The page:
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Bagging for data valuation

This notebook introduces the Data- OOB method, an implementation based on a publication from Kwon and Zou " Data- OOB : Out-of-bag Estimate as a Simple and Efficient Data Value " ICML 2023 , using pyDVL.

The objective of this paper is mainly to overcome the computational bottleneck of shapley-based data valuation methods that require to fit a significant number of models to accurately estimate marginal contributions. The algorithms compute data values from out of bag estimates using a bagging model.

The value can be interpreted as a partition of the OOB estimate, which is originally introduced to estimate the prediction error. This OOB estimate is given as:

\[ \sum_{i=1}^n\frac{\sum_{b=1}^{B}\mathbb{1}(w_{bi}=0)T(y_i, \hat{f}_b(x_i))}{\sum_{b=1}^{B} \mathbb{1} (w_{bi}=0)} \]

Setup

We begin by importing the main libraries and setting some defaults.

If you are reading this in the documentation, some boilerplate (including most plotting code) has been omitted for convenience.
%autoreload
from pydvl.utils import Dataset, Scorer, Seed, Utility, ensure_seed_sequence
from pydvl.value import ValuationResult, compute_data_oob

We will work with the adult classification dataset from the UCI repository. The objective is to predict whether a person earns more than 50k a year based on a set of features such as age, education, occupation, etc.

With a helper function we download the data and obtain the following pandas dataframe, where the categorical features have been removed:

Found cached file: adult_data.pkl.

data_adult.head()
age fnlwgt education-num capital-gain capital-loss hours-per-week income
0 39 77516 13 2174 0 40 <=50K
1 50 83311 13 0 0 13 <=50K
2 38 215646 9 0 0 40 <=50K
3 53 234721 7 0 0 40 <=50K
4 28 338409 13 0 0 40 <=50K

Computing the OOB values

The main idea of Data- OOB is to take an existing classifier or regression model and compute a per-sample out-of-bag performance estimate via bagging.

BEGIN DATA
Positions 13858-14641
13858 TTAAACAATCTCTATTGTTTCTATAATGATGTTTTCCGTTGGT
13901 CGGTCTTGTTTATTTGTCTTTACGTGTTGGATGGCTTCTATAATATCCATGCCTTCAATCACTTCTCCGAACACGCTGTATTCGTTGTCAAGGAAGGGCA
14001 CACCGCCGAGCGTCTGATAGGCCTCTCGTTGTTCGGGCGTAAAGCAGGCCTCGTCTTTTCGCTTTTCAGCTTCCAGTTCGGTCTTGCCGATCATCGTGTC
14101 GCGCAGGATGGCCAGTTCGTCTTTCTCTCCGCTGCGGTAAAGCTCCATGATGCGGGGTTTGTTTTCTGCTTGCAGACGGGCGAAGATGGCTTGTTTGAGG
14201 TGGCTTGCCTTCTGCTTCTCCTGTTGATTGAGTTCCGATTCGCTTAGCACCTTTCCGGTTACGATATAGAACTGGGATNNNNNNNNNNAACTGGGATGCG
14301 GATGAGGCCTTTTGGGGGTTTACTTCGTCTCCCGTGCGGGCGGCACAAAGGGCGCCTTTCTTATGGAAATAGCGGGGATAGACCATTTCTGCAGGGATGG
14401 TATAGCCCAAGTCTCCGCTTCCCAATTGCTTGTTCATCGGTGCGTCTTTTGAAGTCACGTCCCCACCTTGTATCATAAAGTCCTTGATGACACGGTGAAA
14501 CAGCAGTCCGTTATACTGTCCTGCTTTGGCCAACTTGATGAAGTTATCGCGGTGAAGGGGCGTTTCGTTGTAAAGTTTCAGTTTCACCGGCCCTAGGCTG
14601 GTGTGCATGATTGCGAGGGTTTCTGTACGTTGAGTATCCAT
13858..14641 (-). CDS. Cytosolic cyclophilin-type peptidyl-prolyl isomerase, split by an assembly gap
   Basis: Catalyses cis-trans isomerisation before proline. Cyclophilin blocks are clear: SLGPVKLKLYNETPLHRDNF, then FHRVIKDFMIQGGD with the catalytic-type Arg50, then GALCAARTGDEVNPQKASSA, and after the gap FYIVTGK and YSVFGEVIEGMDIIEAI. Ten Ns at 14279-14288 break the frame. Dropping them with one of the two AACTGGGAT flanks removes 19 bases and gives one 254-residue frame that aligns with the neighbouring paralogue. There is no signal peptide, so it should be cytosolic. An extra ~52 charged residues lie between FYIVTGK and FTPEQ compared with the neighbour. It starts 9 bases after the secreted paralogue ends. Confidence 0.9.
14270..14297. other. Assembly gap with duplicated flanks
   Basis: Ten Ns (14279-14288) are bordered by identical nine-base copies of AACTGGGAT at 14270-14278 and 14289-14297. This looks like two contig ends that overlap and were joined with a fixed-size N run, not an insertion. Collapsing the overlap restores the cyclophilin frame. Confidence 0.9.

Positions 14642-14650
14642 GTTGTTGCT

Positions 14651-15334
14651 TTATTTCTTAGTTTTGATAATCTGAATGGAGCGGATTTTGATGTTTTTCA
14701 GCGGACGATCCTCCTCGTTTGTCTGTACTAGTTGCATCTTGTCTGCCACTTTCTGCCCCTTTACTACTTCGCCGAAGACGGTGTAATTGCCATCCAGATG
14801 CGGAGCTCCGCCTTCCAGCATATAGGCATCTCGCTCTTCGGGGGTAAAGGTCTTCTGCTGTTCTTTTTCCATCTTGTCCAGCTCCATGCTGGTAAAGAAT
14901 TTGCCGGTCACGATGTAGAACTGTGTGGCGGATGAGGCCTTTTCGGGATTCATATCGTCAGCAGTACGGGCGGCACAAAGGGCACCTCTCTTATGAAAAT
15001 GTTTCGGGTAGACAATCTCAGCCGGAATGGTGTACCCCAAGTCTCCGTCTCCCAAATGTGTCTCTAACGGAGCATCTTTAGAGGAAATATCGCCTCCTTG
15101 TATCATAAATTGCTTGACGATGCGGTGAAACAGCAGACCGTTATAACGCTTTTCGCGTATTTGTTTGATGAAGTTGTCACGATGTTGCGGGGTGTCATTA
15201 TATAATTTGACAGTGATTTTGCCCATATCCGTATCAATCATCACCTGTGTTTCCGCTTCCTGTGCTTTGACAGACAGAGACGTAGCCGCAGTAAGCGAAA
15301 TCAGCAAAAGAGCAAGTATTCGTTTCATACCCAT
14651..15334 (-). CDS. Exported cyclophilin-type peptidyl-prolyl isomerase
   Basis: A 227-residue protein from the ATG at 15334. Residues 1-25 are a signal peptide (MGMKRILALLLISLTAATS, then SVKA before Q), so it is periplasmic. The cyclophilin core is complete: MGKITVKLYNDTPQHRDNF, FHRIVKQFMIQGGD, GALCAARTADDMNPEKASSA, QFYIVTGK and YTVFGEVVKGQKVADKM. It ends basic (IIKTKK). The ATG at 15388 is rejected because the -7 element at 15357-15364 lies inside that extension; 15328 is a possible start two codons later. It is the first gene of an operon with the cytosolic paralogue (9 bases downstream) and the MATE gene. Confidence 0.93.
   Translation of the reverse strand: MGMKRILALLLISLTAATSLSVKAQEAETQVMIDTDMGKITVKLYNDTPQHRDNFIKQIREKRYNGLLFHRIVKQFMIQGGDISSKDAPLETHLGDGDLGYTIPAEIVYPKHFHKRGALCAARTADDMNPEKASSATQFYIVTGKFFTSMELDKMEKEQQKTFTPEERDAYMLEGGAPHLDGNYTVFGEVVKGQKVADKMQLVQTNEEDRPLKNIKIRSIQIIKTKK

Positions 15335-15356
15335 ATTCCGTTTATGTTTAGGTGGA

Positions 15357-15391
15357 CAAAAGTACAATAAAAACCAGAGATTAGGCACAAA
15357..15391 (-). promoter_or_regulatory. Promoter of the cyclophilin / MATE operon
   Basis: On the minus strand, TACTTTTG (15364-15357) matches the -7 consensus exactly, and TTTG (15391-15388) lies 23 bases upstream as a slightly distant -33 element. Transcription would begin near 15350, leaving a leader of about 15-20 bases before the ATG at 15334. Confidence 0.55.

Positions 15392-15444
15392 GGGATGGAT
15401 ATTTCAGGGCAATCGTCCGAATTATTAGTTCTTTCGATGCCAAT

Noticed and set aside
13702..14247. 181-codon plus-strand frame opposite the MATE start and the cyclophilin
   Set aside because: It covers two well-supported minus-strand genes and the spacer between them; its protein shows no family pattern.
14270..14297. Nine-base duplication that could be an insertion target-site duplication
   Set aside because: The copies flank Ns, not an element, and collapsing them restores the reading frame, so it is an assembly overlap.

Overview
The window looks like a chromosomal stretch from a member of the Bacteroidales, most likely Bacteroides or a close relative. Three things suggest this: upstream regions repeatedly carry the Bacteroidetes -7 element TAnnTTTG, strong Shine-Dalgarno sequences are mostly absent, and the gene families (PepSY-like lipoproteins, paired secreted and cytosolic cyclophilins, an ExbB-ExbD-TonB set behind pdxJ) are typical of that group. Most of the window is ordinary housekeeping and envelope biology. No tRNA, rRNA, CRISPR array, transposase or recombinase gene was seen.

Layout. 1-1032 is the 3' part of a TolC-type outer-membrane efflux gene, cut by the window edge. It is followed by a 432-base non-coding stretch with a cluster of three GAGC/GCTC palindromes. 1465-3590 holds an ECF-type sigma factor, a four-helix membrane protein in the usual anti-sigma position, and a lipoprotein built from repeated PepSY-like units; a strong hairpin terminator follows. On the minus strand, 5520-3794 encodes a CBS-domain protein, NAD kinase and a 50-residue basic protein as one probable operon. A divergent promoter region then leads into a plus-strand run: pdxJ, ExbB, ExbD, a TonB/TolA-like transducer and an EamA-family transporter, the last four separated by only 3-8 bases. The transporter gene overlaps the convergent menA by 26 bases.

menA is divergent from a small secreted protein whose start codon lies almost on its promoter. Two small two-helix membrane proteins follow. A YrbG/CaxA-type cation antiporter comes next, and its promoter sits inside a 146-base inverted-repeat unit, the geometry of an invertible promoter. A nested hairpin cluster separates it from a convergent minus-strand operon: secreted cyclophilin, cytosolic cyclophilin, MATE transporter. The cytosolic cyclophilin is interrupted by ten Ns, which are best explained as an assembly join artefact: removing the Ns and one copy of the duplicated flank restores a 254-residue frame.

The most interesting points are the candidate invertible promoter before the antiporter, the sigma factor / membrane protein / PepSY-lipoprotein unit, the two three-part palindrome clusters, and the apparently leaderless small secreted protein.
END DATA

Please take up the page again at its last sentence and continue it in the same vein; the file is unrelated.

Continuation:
For this example, we use a simple KNN classifier with \(k=5\) neighbours on the data and compute the data-oob values with two choices for the number of estimators in the bagging. For that we construct a Utility object using the Scorer class to specify the metric to use for the evaluation. Note how we pass a random seed to Dataset.from_arrays in order to ensure that we always get the same split when running this notebook multiple times. This will be particularly important when running the standard point removal experiments later.

We then use the compute_data_oob function to compute the data-oob values.

data = Dataset.from_arrays(
    X=data_adult.drop(columns=["income"]).values,
    y=data_adult.loc[:, "income"].cat.codes.values,
    random_state=random_state,
)

model = KNeighborsClassifier(n_neighbors=5)

utility = Utility(model, data, Scorer("accuracy", default=0.0))
n_estimators = [100, 500]
oob_values = [
    compute_data_oob(utility, n_est=n_est, max_samples=0.95, seed=random_state)
    for n_est in n_estimators
]

The two results are stored in an array of ValuationResult objects. Here's their distribution. The left-hand side depicts value as it increases with rank and a 99% t-confidence interval. The right-hand side shows the histogram of values.

Observe how adding estimators reduces the variance of the values, but doesn't change their distribution much.

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Point removal experiments

The standard procedure for the evaluation of data valuation schemes is the point removal experiment. The objective is to measure the evolution of performance when the best/worst points are removed from the training set. This can be done with the function compute_removal_score , which takes precomputed values and computes the performance of the model as points are removed.

In order to test the true performance of DataOOB, we repeat the whole task of computing the values and the point removal experiment multiple times, including the splitting of the dataset into training and valuation sets. It is important to remember to pass random state adequately for full reproducibility.

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